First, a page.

Ipsos Encyclopedia - Postal Surveys

A postal survey is a quantitative data collection method in which paper questionnaires are sent by post to potential participants, the paper questionnaires are completed by the participants themselves (i.e. self-administered), and returned by post to the survey organisation.

Definition

​A postal survey is a quantitative data collection method in which paper questionnaires are sent by post to potential participants, the paper questionnaires are completed by the participants themselves (i.e. self-administered), and returned by post to the survey organisation.

Ipsos Point Of View

​The decision to conduct a postal survey rather than a telephone, face-to-face or web survey should be guided by the available research budget and data quality requirements in terms of representativeness and measurement.

Postal surveys tend to be less costly than telephone surveys and are much cheaper than face-to-face surveys. Although they are more expensive than web surveys, postal surveys tend to have better population coverage because people without internet access are not excluded. However, both web and postal methods are not suitable for surveys among groups with poor literacy skills and language proficiency.

Response rates for postal surveys tend to be lower compared to face-to-face surveys but higher compared to telephone and web surveys. However, there are exceptions. For example, web surveys tend to achieve higher response rates than postal surveys in Iceland where internet penetration is almost universal. Response rates for postal surveys can be increased by using multiple and varied contact attempts, incentives, and a user-friendly questionnaire. We recommend using the Tailored Design Method (TDM) for postal survey implementation. TDM provides a set of efficient strategies for maximising postal survey response rates. (Dillman et al, 2014)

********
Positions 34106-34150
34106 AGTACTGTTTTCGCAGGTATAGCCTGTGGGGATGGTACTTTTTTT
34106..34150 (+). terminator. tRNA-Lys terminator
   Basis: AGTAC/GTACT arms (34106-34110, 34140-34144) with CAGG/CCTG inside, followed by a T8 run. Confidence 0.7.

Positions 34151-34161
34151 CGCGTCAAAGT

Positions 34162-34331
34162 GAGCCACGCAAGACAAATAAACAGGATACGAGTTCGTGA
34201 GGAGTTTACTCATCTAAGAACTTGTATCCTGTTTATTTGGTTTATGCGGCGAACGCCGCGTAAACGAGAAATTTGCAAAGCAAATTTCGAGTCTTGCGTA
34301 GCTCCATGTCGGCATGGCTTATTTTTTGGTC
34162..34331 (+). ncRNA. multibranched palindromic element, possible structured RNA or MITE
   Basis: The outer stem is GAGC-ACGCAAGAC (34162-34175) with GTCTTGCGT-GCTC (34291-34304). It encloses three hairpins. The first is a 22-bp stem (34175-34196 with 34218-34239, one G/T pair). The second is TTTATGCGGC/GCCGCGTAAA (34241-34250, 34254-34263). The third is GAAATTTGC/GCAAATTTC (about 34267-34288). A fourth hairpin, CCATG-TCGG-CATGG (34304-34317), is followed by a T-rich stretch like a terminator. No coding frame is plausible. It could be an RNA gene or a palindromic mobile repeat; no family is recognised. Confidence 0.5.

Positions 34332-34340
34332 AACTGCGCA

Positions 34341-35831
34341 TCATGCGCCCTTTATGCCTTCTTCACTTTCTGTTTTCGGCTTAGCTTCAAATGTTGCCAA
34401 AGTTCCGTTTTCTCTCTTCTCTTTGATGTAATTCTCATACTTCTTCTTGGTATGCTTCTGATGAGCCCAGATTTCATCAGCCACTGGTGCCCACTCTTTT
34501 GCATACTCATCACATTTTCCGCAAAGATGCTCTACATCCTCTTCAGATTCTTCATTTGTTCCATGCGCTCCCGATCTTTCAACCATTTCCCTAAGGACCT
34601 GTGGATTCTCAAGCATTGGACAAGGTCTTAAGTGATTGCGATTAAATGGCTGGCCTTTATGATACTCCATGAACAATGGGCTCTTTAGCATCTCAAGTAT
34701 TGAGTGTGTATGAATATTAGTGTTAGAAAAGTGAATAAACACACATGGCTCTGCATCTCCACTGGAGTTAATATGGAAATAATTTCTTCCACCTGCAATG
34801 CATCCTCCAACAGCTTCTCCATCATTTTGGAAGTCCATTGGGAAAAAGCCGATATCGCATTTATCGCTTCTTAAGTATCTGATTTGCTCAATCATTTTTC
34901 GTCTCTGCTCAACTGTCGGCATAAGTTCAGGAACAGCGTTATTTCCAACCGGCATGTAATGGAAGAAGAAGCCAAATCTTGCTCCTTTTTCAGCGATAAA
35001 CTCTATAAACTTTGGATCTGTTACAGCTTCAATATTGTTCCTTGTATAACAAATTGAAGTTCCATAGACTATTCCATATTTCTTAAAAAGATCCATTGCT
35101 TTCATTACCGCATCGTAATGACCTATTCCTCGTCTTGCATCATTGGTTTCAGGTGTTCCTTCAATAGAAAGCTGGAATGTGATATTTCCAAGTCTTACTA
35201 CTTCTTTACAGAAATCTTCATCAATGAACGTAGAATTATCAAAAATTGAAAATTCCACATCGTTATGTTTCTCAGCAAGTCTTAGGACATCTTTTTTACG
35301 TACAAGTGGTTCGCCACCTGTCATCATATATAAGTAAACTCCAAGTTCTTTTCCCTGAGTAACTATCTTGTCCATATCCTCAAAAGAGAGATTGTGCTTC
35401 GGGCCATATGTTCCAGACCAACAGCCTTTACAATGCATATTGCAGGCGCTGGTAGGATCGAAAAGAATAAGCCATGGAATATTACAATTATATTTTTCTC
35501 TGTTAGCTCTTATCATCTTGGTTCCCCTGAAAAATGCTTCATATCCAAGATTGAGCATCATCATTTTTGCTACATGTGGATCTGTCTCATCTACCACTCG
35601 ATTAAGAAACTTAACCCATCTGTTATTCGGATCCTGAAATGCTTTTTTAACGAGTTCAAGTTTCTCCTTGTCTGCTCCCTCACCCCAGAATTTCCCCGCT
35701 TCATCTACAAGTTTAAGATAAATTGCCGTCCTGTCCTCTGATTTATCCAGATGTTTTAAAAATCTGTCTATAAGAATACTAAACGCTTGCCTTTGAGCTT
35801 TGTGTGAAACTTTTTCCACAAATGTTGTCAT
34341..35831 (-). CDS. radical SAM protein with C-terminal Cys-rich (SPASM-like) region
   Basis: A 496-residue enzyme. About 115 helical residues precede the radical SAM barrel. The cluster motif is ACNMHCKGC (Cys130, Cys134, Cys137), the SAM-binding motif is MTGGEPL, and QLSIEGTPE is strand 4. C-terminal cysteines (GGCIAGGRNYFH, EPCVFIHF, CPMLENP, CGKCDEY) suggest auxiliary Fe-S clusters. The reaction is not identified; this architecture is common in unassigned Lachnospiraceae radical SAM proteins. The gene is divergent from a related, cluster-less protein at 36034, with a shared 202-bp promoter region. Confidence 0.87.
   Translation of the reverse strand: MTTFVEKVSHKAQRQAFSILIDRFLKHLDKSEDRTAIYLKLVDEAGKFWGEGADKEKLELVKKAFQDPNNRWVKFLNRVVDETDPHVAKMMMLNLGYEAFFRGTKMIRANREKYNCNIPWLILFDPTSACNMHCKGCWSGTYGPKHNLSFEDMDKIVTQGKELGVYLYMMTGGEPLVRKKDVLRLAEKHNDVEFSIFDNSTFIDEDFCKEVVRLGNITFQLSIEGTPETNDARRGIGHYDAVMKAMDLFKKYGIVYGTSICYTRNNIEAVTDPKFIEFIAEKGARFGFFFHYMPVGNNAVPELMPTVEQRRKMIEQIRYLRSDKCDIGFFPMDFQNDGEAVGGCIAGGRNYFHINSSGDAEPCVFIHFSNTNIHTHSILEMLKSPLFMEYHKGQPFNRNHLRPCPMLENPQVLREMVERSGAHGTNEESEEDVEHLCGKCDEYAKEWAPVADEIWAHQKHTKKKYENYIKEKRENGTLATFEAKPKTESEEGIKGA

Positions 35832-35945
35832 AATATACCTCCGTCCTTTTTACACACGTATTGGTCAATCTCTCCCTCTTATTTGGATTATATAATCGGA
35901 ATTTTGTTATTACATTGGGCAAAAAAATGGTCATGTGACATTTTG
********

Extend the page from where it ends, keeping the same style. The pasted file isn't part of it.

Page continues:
Postal surveys are a good choice for survey topics that are interesting or important for the study population, and where the questionnaire is relatively short and simple. However, postal surveys that use long questionnaires, complex routing, and cognitively difficult questions will produce lower quality data with more missing data (unit and item missing), routing errors and miscomprehension compared to the other data collection modes which benefit from computerisation and/or interviewer help and encouragement.

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